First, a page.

The case presents describes the tumultuous leadership of Carly Fiorina at HP, from her nomination as CEO, then chair, and early attempts at strategic change (a move to buy PwC Consulting) to a major acquisition (Compaq) and ultimately her removal by a board coup. At the time she was fired (and replaced by Mark Hurd from NCR) the share price was rising and results were coming through. During that time, she had a major falling-out with Walter Hewlett, son of the founder and President of the Hewlett Foundation, which owed 10% of HP's stock. She also fell out with Dick Hackborn, the person who had hired her and then offered her the chair position despite doubting - he later admitted - her ability to turn around the company's fortunes.
The case charts the leadership path of Carly Fiorina at the helm of HP, first as CEO coming from Lucent, and soon after as CEO and chair. It can serve multiple purposes. One is to discuss the boardroom dynamics during her term and whether she failed more as CEO or as Chair. The case provides an illustration of the Fair Process Leadership framework, with the conclusion that she was not a fair process leader, and underlines the need to manage the board, particularly in turbulent times. It also allows discussion of the particular governance features of US listed companies. A final angle is whether HP was still a family firm, either in spirit or reality (it no longer was in a legal sense) even when ownership had been transferred to the foundation.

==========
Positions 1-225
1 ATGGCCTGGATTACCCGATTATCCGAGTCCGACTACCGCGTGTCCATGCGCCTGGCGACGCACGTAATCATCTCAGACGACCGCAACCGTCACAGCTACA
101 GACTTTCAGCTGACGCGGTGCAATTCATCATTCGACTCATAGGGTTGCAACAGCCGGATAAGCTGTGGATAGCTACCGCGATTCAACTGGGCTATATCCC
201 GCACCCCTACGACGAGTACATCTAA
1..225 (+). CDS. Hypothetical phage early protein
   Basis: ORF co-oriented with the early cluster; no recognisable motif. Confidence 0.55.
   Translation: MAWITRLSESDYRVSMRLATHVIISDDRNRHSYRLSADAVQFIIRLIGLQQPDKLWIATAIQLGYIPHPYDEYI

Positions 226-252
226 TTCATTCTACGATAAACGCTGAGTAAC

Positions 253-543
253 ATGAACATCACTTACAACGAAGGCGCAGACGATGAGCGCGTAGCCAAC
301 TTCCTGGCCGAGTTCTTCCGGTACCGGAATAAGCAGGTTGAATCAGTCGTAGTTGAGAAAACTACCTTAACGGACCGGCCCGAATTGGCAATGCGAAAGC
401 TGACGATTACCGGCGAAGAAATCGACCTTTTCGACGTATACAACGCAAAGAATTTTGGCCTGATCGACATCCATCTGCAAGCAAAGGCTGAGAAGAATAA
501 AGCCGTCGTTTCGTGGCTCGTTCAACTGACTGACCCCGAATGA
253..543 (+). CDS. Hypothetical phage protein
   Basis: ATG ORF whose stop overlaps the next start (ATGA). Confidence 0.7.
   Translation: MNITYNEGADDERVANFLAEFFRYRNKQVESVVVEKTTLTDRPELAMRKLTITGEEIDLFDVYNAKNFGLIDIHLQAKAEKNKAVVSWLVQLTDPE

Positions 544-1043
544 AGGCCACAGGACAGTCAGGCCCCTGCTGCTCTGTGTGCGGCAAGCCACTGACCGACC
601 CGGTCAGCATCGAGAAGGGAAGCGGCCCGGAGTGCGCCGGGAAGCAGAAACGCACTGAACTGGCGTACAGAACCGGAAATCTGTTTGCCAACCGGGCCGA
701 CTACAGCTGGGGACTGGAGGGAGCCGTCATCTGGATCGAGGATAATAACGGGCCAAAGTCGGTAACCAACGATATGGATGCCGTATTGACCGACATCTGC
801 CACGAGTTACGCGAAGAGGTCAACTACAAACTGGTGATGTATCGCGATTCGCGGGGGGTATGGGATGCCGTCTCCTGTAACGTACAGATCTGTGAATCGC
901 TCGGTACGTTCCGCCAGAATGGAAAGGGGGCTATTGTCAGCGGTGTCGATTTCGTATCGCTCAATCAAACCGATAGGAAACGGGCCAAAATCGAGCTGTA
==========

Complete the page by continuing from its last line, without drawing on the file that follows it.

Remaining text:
- CEO Succession
- Board - Executive Dynamics
- Succession, next generation
- Education, entrepreneurship, leadership
- Governance, parallel planning, strategy, boards